Jodi Hills

So this is who I am – a writer that paints, a painter that writes…


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Just breathe.

There seemed to be holes everywhere in our neighborhood. Someone was digging a well. Planting a tree. Burying something you preferred not to know about. And as kids, in this neighborhood full of holes, we seemed to be constantly running. Chasing the sun, knowing it would set long before we were ready, and we would be called home.

It was behind our green house that I fell into my first hole. Maybe it was for the sewer pipe, I don’t know, but we were running. I was just a little ahead of Cathy. I turned the corner at full speed, laughing, not looking for danger (I had not yet been exposed). And then, from her perspective, I dropped out of sight. Literally. Flat on my back. I’m not sure who was more surprised. I couldn’t breathe. The wind was knocked out of me. I signaled with my shifting eyes, and head, and somehow she knew, like in every Lassie conversation, to go get a ladder. I say “a ladder,” because in this neighborhood full of holes, there would always be a ladder leaning against someone’s garage door.  By the time she returned, my lungs were once again filled with summer air and I climbed up the wooden rungs. 

Because that’s what we did, you see. We saved each other. And most importantly, I suppose, we offered up the reason to believe that someone would be there for us. And this is what kept us running. For me, it still does. It gives me the strength to keep going, even with the knowledge that life’s path is full of them – these holes that will try to swallow us. I still believe in the kindness of those around me. The ladders that will be offered. The strength to get myself higher. Forever chasing the sun.


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A place at the table.

I had to hold my hand over my mouth more than once. The laughter from the table was so powerful, my lips could barely contain themselves. One hand holding my mouth, the other hand reaching, reaching across the table, needing to touch the person who said the funniest thing, touch the person and feel the laughter through fingers and arms and try to gather it in my belly before it shot out of my mouth!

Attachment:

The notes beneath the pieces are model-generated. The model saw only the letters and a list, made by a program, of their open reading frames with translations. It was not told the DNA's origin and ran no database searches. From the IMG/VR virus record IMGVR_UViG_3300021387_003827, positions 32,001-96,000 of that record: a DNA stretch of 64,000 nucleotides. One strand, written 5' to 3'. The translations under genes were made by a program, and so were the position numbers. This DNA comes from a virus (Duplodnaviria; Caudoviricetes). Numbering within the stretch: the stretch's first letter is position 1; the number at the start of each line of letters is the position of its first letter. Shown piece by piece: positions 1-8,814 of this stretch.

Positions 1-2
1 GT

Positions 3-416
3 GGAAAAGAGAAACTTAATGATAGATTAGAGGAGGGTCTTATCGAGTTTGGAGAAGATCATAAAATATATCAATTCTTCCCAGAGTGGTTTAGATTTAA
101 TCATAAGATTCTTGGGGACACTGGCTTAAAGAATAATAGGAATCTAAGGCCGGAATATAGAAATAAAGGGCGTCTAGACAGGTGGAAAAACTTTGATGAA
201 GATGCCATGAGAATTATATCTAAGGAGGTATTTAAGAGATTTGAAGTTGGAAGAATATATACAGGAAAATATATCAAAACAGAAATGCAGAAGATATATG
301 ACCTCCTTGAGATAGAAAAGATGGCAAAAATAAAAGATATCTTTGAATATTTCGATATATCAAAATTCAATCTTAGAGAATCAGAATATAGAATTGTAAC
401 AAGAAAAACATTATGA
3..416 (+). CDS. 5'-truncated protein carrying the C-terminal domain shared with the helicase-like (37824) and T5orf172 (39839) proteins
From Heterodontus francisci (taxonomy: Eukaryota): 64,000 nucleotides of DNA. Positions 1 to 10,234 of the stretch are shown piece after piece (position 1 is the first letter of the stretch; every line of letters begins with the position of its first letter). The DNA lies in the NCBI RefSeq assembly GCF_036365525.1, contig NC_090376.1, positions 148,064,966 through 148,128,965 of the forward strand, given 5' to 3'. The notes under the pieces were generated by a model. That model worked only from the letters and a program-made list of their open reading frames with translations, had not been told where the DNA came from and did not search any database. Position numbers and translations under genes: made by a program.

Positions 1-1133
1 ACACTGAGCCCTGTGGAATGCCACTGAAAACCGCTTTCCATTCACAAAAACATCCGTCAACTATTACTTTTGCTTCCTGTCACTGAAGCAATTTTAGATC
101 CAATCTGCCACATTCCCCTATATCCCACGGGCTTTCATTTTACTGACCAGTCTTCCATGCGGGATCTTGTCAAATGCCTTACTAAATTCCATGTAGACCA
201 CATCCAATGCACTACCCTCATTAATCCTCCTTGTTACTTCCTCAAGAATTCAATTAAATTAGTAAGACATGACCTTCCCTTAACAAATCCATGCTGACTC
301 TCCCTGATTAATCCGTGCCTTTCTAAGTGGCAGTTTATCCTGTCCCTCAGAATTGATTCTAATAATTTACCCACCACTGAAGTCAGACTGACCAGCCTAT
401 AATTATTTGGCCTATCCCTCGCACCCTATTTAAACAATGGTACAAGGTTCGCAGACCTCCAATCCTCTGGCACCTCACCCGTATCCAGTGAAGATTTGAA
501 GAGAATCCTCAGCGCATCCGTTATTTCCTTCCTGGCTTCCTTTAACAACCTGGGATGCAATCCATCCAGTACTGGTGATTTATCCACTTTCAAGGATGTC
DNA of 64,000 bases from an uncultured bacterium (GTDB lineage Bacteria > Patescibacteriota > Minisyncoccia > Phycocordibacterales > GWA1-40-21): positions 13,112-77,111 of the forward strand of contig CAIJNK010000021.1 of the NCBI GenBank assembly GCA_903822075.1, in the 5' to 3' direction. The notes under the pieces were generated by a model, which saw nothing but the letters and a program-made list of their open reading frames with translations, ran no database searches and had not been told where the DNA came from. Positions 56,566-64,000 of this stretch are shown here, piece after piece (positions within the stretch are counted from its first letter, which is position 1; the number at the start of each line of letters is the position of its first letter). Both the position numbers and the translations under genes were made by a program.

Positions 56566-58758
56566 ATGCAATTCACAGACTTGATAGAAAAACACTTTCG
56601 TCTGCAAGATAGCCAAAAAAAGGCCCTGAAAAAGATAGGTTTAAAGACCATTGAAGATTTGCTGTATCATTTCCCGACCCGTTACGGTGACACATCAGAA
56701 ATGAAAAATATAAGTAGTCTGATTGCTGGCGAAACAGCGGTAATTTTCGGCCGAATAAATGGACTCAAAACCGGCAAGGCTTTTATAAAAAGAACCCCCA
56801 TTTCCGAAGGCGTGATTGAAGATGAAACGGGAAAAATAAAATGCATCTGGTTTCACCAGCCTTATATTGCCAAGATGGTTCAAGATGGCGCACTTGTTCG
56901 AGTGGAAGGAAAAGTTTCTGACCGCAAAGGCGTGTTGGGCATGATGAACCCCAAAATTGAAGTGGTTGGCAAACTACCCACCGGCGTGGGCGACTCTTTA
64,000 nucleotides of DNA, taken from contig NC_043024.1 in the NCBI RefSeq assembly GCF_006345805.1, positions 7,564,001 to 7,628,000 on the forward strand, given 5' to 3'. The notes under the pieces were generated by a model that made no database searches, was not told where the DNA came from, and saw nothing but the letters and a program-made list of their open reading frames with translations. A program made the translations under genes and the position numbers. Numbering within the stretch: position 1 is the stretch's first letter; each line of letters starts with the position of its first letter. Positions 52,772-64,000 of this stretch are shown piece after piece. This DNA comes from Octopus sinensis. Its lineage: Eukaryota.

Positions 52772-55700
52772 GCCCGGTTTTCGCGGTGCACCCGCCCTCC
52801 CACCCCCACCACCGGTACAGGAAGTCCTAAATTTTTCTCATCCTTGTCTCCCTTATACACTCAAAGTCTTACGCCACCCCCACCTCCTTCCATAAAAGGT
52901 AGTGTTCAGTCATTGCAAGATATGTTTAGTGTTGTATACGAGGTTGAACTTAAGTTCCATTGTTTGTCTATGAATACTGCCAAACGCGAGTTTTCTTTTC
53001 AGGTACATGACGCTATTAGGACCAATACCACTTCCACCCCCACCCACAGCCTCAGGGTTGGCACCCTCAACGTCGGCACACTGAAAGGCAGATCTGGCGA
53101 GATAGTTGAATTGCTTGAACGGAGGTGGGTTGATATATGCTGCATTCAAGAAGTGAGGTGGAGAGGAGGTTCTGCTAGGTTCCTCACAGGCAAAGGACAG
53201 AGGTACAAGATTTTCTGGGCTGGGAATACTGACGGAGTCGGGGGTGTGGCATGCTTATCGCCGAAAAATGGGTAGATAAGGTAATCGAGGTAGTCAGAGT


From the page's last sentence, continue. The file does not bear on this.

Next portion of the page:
We had dinner with friends last night. Dear friends. I suppose we are all looking for our tribe. And when you find it, you just know. You gather together, not because of a game on television. Not because blood tells you that you should, but because this is your place. Your place at the table. No explanations necessary. Nor apologies. Just understanding. Curiosity. Interest. Kindness. Laughter and love.

If you can find this, a table at which to share a dream, a possibility, a laugh, a memory, a deep joy, oh, then give thanks! Give thanks at this table. What a gift it is to have friends!


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Magic wandering.


“Years ago, there were tribes that roamed the earth, and every tribe had a magic person. Well, now, as you know, all the tribes have dispersed, but every so often you meet a magic person, and every so often, you meet someone from your tribe.” — Carrie Fisher


It took me a long time to find my tribe, but not my magic person. She gave birth to me. She was the one who gave me the courage to go look for the rest of our tribe.


Through the years, we have gathered each other in. You know the reflection of your heart when you see it. And oh, what a delight! Yesterday we walked into their condo, and just resting, on the coffee table, one of my books, “astonish”… welcoming us, reassuring us, we were, still, and again, home.
In this book I encourage you to “surround yourself with these people…A world of people opening doors and highways and hearts, just by living. Just by being bold enough to be themselves and to share their amazing gifts…they give us reasons every day to hope, to believe, to try.”


Keep your eyes open today. There is magic wandering.